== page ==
When I was 12, I had a terrible ear infection. We had just moved across the country to a new town. I didn’t know anybody, couldn’t go to school, was in pain, had balance problems, and was just miserable. But I found weekly salvation in the kindness of a short-order cook and my father.
For months in the winter of 1966, at 5:30 a.m., my father and I would drive from Stony Brook, Long Island into Manhattan where he had his electrical shop, and I had my dreaded once-a-week appointment with the hated ear doctor.
We left at that God-awful early hour because my father could not stand commuting in traffic. He was a morning person. Cheerful. Alert. The whole drive he would try to entertain me with stories about my childhood imaginary friend Timmy and history lessons. I, much too sophisticated for imaginary friends, sat sulking, bleary-eyed, and often tearful and terrified at the prospect of another tortuous appointment with the doctor.
We would arrive in the city so early that even the act of finding a parking space near my father’s shop at 1204 Lexington Avenue wasn’t impossible.
My Friend, the Short-Order Cook
Car parked, we walked a block or two in the freezing cold to a tiny restaurant. It was no wider than a railroad car. Just a grill, a Formica counter, and 10 stools. The place was old, humid, always packed with people, and oh, so welcoming.
The man at the grill never fully turned around, just swiveled his head slightly to acknowledge the newest person to grab a coveted spot at the counter or listen to the take-out order being shouted at him by the person standing over the shoulder of somebody seated. He provided equal service “first come, first served” to working-class men in coveralls and Wall Street guys in pinstripe suits.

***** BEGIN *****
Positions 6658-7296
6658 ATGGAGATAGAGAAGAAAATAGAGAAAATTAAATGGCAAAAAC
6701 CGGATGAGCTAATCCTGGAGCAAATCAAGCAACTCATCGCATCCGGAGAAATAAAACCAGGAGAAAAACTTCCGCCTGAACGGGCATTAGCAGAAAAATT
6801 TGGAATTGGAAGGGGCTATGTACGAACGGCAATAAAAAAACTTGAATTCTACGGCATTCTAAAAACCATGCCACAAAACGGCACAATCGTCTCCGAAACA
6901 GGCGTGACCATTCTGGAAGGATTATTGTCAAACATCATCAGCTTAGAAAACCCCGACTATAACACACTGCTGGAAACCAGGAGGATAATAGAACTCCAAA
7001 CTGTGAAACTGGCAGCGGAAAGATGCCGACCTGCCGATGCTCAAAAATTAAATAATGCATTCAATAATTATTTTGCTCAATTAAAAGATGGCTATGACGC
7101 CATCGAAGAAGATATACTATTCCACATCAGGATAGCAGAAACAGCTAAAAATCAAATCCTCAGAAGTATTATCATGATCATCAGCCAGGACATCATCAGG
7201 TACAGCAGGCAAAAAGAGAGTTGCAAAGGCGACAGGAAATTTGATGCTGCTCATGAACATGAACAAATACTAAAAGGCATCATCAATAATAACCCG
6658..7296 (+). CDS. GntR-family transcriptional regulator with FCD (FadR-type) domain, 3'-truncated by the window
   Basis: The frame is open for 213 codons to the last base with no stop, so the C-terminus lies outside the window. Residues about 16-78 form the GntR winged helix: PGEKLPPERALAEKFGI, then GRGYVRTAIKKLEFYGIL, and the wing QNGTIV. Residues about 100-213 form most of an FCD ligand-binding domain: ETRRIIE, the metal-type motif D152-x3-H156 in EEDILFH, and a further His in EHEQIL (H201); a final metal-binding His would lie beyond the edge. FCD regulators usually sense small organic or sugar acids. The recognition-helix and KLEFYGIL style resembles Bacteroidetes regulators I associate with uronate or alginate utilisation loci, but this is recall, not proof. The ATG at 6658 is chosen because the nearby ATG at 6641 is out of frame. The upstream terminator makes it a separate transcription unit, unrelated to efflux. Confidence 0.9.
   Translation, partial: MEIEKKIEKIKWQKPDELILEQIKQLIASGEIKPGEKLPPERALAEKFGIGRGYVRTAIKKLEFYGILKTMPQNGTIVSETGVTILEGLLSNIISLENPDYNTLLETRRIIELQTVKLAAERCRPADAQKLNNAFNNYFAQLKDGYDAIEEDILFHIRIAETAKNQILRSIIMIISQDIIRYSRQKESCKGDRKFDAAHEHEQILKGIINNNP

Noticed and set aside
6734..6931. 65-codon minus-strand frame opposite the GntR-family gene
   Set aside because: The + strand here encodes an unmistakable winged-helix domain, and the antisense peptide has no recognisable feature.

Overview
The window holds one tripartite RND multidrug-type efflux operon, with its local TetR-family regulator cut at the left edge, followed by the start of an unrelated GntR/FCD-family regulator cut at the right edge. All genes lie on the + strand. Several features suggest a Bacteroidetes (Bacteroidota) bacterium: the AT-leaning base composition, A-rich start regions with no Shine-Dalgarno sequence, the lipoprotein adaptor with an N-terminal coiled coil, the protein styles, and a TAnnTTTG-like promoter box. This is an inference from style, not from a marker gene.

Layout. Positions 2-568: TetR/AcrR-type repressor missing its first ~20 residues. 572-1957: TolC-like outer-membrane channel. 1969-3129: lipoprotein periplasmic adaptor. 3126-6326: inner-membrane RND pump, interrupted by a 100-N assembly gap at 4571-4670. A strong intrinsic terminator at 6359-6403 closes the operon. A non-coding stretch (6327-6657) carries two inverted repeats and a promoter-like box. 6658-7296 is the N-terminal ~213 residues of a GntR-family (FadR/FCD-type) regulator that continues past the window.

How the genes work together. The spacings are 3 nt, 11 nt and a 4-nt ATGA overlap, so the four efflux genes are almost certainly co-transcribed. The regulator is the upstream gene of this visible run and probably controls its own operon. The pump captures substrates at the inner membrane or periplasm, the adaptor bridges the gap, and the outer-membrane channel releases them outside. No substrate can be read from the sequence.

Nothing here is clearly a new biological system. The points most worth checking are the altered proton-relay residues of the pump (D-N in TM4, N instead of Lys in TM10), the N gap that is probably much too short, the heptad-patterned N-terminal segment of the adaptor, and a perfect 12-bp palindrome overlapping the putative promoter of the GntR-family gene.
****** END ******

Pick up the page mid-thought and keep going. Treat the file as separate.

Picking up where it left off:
There was only one customer he ever took the time to talk to and that was me. He knew what I was having. My order never changed. It was a duplicate of my father’s — a hard roll with butter except I had hot chocolate with whipped cream from a can instead of my dad’s black coffee.
“You’re going to that mean old doctor today, kid?” he’d always ask with great sympathy as the potatoes sizzled in the back. “Well, give him a little kick when he’s done. That’s what I’d do.” Then, he’d wink at my dad and turn back to the griddle and the 10 orders of eggs, bacon, and pancakes he was preparing.
My Father, My Protector
My father and I would sit there silently, smearing the softened butter from those little packets onto our rolls. We’d eat. Then, head to his shop. He’d open the metal gates and greet his workers warmly. Then bark orders to them. They’d smile at him, pat me on the head, and head out on the various service jobs they had lined up.
All the while, I’d sit there and read. Sometimes though, I’d look up and watch my father. Just like the short-order cook, he treated everybody the same, be they, housewives with a toaster to repair or clients with fancy brownstones on Fifth Avenue, or a man down on his luck begging for a dime for a cup of coffee.
After a few hours, my father would look at the clock on the wall and nod. Off we’d go to the doctor, my hand clutching his big bear paw. Somehow, I’d get through the appointment and the day. If I was lucky, we’d go to the Natural Museum of History afterward.
Finally, we’d drive home. It would take a long time. There’d be lots of traffic. My father would sigh a lot but still managed to tell me stories. Relaxed now, I could laugh. Invariably I’d find a crumb or two from the morning’s hard roll on my coat.
I remembered all this last Saturday when Handsome Hubby and I went out to brunch. Our favorite diner was packed. So, we sat at the counter. I watched the short-order cook at work, marveled at his skill, and also, had a little cry. HH just hugged me. He knows this story about the NYC short-order cook and he also knows how much I miss my father.
https://muddling.me/wp-content/uploads/2022/09/Short-order-cook.jpg436500Karen Galatzhttps://muddling.me/wp-content/uploads/2018/10/new-logo3.jpgKaren Galatz2022-09-28 08:01:302022-09-28 14:35:19In Praise of a Short-Order Cook